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Are these ruins of biblical City of David?

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Author Topic: Are these ruins of biblical City of David?  (Read 51 times)
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« on: July 15, 2011, 01:03:22 am »

Are these ruins of biblical City of David?
From Matthew Chance, CNN
July 14, 2011 -- Updated 1544 GMT (2344 HKT)


    * Archaeologists in Israel claim to have located the remains of the legendary City of David
    * The discovery was made at Khirbet Qeivafa, in Elah Valley, 30 km outside Jerusalem
    * Although described in the bible, no physical proof of the city's existence has ever been found

Elah Valley, Israel (CNN) -- Archaeologists in Israel have found remains which may be the biblical City of King David, the first evidence that the ancient Jewish empire actually existed.

The bible refers to a powerful 10th century B.C. Kingdom of David, Israel's second king, stretching from Egypt to the Euphrates, but little evidence of its existence has ever been found.

Now, an archaeological discovery at Khirbet Qeiyafa, in Elah Valley, 30 km from Jerusalem, appears to show signs of a Jewish settlement.

Professor Yosef Garfinkel, of the Hebrew University of Jerusalem, said that evidence found at the site included a single pottery fragment with an inscription believed to be an early form of Hebrew and olive pits dated as 3,000 years old.

He said: "The buildings and the city wall are abutting each other. This is a typical Judan urban concept."

Garfinkel added: "We do have animal bones. Thousands of animal bones were on site. We have sheep, cattle and goats. But we have no pigs at all. In Canaanite and Philistine cities you will find up to 20% pig bones."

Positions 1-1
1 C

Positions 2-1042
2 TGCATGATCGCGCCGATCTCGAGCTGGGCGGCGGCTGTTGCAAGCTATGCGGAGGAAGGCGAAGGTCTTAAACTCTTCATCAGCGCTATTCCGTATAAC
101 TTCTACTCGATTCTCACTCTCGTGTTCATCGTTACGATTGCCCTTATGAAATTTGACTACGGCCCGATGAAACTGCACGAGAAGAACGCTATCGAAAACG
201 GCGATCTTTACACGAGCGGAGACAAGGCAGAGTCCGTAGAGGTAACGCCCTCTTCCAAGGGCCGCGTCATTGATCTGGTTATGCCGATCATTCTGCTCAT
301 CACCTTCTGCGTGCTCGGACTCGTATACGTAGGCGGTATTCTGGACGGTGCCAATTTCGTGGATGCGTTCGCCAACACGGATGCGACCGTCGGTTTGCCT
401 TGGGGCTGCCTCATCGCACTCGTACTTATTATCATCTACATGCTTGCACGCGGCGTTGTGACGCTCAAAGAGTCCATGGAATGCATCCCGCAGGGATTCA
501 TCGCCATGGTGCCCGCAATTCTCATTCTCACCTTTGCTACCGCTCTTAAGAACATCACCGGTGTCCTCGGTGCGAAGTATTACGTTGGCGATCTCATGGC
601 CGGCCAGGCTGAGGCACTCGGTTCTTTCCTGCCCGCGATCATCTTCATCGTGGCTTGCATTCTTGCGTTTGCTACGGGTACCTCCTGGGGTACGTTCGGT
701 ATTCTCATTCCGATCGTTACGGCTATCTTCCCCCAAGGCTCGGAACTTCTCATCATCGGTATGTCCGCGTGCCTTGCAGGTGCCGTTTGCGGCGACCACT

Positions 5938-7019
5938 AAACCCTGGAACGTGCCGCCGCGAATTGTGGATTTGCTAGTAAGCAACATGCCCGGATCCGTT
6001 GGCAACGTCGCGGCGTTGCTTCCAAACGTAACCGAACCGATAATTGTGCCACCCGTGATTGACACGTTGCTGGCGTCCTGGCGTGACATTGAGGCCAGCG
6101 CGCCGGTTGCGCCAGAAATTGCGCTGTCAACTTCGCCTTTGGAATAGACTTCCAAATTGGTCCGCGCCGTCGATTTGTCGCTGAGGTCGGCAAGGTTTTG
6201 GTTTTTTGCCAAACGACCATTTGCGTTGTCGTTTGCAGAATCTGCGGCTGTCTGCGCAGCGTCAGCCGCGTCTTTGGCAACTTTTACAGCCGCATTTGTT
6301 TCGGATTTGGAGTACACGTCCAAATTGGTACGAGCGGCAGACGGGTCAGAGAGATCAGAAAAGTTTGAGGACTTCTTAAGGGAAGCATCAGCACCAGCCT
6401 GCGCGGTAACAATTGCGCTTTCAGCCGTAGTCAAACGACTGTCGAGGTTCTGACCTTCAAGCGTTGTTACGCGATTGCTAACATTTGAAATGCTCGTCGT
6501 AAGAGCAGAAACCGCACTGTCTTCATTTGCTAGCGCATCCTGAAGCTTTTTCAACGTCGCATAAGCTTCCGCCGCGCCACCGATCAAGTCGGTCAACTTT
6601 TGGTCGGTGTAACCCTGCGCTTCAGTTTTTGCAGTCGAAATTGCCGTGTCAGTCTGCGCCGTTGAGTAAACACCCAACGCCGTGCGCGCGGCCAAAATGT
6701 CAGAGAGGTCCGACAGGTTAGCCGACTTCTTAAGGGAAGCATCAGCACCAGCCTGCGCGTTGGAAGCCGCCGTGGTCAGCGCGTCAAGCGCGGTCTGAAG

Only 10% of the site has been excavated so far, so more significant finds are still likely.
We are not talking about some great empire ruled from a wonderful capital
--Professor Israel Finkelstein, Tel Aviv University

    * Archaeology
    * King David
    * World History

The Kingdom of David was described in the bible as the first Jewish state and features in Judaism, Christianity and Islam, but for decades has been dismissed by archaeologists as just a story.

In a region where history, belief and ideology play such an important role, the discovery is controversial. Other archaeologists dispute the significance of the find.

Professor Israel Finkelstein, of Tel Aviv University, pointed out that the remains are not evidence of a powerful biblical state.

He said: "We are not talking about some great empire ruled from a wonderful capital, the way we look at Assyria in the 9th century B.C., or even the northern Kingdom of Israel in the 9th century B.C. We are here in a formative phase of the rise of Judah."

Finkelstein added: "Khirbet Qeiyafa does not make Judah a great empire with great armies."

Garfinkel argued that even if it was not the great empire of the bible, its existence is significant.

"What people try to do is say that the Kingdom of Judah didn't exist," he said. "What I am saying is that it existed. It's a small one, not so glorified as the Bible presented. But it doesn't mean there was nothing."
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